How to Use the Cornell COVID Caseload Calculator C5V
Created by Nathaniel Hupert MD, MPH, Weill Cornell Medicine with Peter L. Jackson PhD, Singapore University of Technology and Design, Michael G. Klein PhD, San Jose State University, and John A. (“Jack”) Muckstadt PhD, Cornell University
For physicians and other COVID-19 responders who would like a tool to help hospital leaders think about hospital caseload projections in a structured way, here is the latest version of one that we have been developing at Cornell (by Nathaniel Hupert at Weill Cornell Medicine with Peter L. Jackson at Singapore University of Technology and Design, Michael G. Klein at San Jose State University, and John A. (“Jack”) Muckstadt at Cornell University) since mid-January, 2020.
For questions about the Cornell COVID Caseload Calculator C5V, please contact Walt Beadling at email@example.com or 610-841-1618.
This tool is designed to make an easily modifiable projection of med/surge and ICU bed requirements over an outbreak of specified type, for a specified catchment area (and market share of that area, to model your hospital system).
This model requires some things that are very hard to pin down, but may be informed by the work of any dynamics of infectious disease modelers in your midst (for those of you fortunate enough to have some).
The inputs are:
- Catchment area population in (what are now month-old) CDC age strata
- Market share of that catchment area you are interested in modeling
- Overall population attack or infection rate (note that there is a big debate going on in the modeling community about whether this number is VERY high with a small clinically apparent fraction, thus explaining the speed of spread, or not quite so high with a larger clinically apparent fraction)
- Percent symptomatic (same comment)
- Hospitalization fraction of symptomatics (based on CDC parameters but modifiable to fit your local circumstances)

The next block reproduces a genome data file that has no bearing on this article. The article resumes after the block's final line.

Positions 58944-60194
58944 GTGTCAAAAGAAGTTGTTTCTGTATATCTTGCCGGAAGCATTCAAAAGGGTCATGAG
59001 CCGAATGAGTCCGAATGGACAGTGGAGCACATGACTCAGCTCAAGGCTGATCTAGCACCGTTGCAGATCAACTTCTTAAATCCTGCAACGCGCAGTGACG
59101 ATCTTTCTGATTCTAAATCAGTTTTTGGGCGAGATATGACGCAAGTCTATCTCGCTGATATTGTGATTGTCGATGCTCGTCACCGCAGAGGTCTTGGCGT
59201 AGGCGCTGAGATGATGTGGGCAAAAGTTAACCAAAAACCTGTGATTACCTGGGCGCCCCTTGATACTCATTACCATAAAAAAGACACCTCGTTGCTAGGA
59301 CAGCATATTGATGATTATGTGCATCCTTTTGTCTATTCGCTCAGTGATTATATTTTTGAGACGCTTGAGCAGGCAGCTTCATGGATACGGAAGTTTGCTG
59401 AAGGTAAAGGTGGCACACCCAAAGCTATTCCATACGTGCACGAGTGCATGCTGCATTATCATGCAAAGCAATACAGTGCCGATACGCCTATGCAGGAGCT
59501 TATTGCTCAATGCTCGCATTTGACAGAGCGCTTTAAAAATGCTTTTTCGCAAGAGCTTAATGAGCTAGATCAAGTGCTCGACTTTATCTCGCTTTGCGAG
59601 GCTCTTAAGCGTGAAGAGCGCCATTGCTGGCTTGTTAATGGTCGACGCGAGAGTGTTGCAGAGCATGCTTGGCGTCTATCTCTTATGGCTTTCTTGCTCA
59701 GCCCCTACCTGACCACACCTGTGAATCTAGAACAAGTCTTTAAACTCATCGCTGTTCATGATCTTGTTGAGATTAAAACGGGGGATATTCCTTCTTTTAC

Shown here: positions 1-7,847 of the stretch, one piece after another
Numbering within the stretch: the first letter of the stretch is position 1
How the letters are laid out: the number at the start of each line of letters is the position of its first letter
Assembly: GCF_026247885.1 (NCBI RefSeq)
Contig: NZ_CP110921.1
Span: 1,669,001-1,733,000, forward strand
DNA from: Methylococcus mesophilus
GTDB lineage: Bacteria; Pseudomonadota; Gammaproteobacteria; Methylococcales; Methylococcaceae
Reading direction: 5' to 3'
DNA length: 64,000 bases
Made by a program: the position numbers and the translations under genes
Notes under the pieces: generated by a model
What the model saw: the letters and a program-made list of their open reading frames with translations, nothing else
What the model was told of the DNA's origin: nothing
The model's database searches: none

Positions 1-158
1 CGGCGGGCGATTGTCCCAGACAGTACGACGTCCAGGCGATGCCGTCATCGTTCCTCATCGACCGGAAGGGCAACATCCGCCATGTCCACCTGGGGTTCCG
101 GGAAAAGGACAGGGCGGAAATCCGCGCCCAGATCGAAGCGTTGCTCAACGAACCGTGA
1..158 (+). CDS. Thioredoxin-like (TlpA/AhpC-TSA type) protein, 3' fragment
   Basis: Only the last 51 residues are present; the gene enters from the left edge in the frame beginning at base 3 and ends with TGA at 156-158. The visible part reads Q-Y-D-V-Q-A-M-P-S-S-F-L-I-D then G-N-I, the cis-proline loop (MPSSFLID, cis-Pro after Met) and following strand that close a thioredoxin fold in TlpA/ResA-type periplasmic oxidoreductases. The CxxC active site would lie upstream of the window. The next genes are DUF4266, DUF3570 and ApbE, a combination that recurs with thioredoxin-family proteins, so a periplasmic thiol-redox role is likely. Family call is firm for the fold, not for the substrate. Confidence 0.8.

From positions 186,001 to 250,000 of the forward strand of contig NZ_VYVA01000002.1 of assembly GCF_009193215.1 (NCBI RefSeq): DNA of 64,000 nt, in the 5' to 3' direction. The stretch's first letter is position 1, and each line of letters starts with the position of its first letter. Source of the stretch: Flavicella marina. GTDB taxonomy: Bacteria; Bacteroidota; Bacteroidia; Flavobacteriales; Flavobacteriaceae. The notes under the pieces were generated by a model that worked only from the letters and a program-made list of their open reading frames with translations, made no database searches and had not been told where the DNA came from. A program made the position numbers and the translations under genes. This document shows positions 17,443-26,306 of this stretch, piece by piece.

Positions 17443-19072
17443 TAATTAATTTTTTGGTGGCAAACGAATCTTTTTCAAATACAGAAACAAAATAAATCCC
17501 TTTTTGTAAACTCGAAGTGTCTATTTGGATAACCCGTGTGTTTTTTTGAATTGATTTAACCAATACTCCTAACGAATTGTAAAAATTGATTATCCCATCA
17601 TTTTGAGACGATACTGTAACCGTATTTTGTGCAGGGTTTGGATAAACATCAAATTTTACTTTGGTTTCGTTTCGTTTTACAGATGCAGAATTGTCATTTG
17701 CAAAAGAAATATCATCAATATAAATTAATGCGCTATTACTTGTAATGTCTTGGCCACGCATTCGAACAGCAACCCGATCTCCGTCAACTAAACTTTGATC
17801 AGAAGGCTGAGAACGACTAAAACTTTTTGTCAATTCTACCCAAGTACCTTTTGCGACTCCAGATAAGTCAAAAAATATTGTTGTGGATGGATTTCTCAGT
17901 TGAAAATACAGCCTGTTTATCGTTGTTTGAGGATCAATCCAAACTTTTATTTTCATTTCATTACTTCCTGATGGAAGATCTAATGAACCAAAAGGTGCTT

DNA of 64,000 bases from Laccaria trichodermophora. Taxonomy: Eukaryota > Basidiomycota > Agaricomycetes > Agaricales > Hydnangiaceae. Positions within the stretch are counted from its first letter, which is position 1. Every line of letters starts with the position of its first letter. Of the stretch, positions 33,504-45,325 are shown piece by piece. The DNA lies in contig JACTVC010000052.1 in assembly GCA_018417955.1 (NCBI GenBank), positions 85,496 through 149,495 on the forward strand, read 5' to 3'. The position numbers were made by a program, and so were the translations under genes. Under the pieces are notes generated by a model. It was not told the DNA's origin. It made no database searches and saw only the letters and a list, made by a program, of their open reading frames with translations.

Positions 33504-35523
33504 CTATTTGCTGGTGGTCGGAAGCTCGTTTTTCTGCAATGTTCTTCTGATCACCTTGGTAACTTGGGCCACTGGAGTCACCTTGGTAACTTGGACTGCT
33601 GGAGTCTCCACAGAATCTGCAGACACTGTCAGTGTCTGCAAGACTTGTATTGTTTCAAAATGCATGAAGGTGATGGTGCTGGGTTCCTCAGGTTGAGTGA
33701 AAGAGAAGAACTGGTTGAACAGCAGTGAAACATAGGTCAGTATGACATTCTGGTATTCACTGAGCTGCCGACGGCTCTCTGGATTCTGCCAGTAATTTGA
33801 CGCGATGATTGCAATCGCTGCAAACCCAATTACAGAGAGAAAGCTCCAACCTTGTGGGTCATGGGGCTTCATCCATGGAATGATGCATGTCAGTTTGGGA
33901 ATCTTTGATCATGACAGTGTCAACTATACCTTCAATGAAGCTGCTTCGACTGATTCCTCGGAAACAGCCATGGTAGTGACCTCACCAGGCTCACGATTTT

- ICU-bound fraction (same, and also “tunable” between the CDC’s “Mild Attack Scenario” and “Severe Attack Scenario” so that you can, e.g., make the Severe scenario have a higher ICU admission rate than the Mild scenario)
- Time of peak of epidemic curve (technically the mode of the chosen gamma distribution)
- Shape of the overall epidemic curve, from “flat” (even though it is not very flat) to quite peaked.
- Length of stay in both a medical/surgical and ICU bed defined by minimum and maximum days, with the model pulling a UNIFORM distribution from that (not optimal, but avoids having to use a macro)
- Mortality fraction in both locations
- Increase (>100%) or decrease (<100%) in LOS for those who die
In this new version with capacity and ventilators (C4 à C5V), there are additional inputs:
- Total number of available med/surg and critical care beds, as well as ventilators
- An input for the overall number of patients per ventilator, to accommodate vent splitting (which is being done in NYC already)
- LOS by outcome and mortality fractions, as above, for patients who do not have immediate access to a ventilator but need one.
All inputs are now on 1-C5V Scenario, and all outputs are on 2-C5V OUTPUT.
The distributed version is called “hypothetical” because I put in a purely fictional population.
The Excel sheet takes a second or two to update itself after any cell is changed—sorry about that!
The Cornell COVID Caseload Calculator C5V combines mathematical calculation and deterministic simulation to provide estimates of both
A) the rate at which patients in a designated catchment area may present for hospitalization due to the initial 2020 wave of SARS-CoV-2 causing COVID-19 disease, and
B) the simulated hospital load caused by those patients to both medical/surgical and intensive care units, with specific attention paid to identifying the magnitude and timing of the peak daily hospital census for regular and critical care beds throughout the catchment area.
Critical user input to run the model includes actual or estimated age-structured catchment population; overall (final) infection rate; percent (a)symptomatic cases; symptomatic case hospitalization and critical care ratios (both starting from U.S. Centers for Disease Control and Prevention (CDC) estimates); day of peak of epidemic curve; and shape of epidemic curve. The latter two may be estimated from epidemiological models (e.g., the Oxford-Cornell COVID INTERNATIONAL MODEL), and may be checked by day-to-day correlation with actual hospital admission rates for medical/surgical and critical care beds.